21. Its funny how theres a few people on here that are upset that cyber bullying is not treated harshly and resources are wasted on these other situations . . .peoples hypersensitivity is the nature of the problem. Why are there so many people (women mostly) who are so quick to point their fingers at anybody who sez something that is objectionable. Quit snitching! Quit informing! Quit being so touchy that anything said is required to be reacted to!
    There is nothing new going on, but people in the US right now are so willing to give up their rights, such cowards that they dont care if the governments use technology against their own people in the future just as long as "bullying" stops. America is no longer a wild country full of immigrants fleeing evil countries (regardless of what many are claiming), unwanted criminals, killers and free people. . . it is now full of ex-convicts, informers, and those with the illusion of safety. When cowards are allowed to make policy then the police are the winners (even the cops are scared now!) and its only beginning! And STILL there are scaredy cats on here FOR MORE POLICING!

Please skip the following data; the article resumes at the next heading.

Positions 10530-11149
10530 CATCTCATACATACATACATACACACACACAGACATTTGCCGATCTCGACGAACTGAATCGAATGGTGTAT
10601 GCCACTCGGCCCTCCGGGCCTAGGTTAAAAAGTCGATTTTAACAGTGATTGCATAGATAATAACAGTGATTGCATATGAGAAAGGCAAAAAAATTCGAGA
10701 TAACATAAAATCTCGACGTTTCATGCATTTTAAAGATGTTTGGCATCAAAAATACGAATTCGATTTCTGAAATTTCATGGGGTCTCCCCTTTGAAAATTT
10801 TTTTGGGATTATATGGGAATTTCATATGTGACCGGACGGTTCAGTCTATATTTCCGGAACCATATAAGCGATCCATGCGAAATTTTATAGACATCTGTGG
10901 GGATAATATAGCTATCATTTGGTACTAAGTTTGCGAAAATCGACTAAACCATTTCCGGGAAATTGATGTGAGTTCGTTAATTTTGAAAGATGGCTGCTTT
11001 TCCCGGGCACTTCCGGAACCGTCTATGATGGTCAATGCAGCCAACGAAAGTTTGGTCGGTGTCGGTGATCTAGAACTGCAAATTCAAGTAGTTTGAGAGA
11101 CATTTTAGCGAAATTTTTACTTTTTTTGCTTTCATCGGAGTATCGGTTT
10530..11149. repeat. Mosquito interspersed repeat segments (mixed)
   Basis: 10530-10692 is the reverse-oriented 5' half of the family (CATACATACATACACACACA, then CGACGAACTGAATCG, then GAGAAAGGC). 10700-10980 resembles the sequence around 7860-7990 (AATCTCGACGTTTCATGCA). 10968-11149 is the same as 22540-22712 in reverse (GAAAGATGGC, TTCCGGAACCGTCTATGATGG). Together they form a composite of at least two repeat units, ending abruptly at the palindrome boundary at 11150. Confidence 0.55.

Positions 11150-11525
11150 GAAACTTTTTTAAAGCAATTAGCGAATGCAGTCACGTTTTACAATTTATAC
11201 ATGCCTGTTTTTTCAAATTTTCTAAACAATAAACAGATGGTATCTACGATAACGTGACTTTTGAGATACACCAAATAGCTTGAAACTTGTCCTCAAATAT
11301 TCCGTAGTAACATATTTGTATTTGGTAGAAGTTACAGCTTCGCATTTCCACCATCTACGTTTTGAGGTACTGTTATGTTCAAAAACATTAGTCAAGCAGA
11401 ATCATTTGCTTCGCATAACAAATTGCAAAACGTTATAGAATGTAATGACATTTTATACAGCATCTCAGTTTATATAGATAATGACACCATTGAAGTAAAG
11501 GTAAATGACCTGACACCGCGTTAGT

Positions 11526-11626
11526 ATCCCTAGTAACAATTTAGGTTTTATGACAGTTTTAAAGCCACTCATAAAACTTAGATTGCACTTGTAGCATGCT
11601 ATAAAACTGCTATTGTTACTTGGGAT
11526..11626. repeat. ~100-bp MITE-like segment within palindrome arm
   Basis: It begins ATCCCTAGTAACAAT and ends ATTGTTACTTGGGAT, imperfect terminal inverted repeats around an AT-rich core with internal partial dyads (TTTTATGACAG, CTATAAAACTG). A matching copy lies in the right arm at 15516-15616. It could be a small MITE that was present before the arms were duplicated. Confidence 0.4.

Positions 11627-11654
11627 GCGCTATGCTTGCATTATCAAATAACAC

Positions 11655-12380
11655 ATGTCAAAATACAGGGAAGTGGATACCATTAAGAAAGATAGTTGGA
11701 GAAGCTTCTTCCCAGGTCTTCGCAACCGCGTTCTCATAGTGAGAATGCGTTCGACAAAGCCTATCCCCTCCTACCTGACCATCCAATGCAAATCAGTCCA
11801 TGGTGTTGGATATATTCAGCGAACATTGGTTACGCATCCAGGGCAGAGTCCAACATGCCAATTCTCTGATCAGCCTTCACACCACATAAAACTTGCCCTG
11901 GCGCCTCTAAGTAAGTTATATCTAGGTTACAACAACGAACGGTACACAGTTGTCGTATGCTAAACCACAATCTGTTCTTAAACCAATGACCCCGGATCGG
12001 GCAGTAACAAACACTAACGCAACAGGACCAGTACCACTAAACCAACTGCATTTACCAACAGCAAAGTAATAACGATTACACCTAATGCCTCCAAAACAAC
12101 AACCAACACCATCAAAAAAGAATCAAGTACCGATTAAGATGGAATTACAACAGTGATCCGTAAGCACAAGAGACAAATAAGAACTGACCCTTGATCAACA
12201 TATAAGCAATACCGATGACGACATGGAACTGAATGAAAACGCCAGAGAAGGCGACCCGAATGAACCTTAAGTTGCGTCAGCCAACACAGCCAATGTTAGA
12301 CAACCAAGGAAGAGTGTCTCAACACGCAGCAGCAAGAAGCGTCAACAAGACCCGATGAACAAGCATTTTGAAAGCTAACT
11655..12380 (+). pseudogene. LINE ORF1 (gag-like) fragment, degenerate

Toughen up you weaklings.
    Your feelings are not what brought about the Magna Carta, Bill of Rights, Decleration of Independance; but feelings are what will bring their demise.

  22. What saddens me is it took Amanda Todd to kill herself before Rotterdam and us police went for the trolling man sending pictures of underage girls to everyone in the schools they were moving to to stop the bullying Facebook were no help either .

  23. What do all these people have in common? They are dopes for making threats on the internet. Even if you're being facetious, in this day and age it's a big no no.

  24. Nobody should ever be arrested simply for ranting and venting, it's justifiable to punish someone for something they've done (only by law courts) not for something you think they might do.

  25. Really? You never know. I flagged a comment from a poster to a world war II documentary threatening, in a "joking" manner, to shoot up a school because of all the Jews there. With a bit of research, I discovered that his ISP address was given to the FBI. When they investigated, they discovered that the person was indeed planning a shooting. He is now. apparently, in a mental hospital.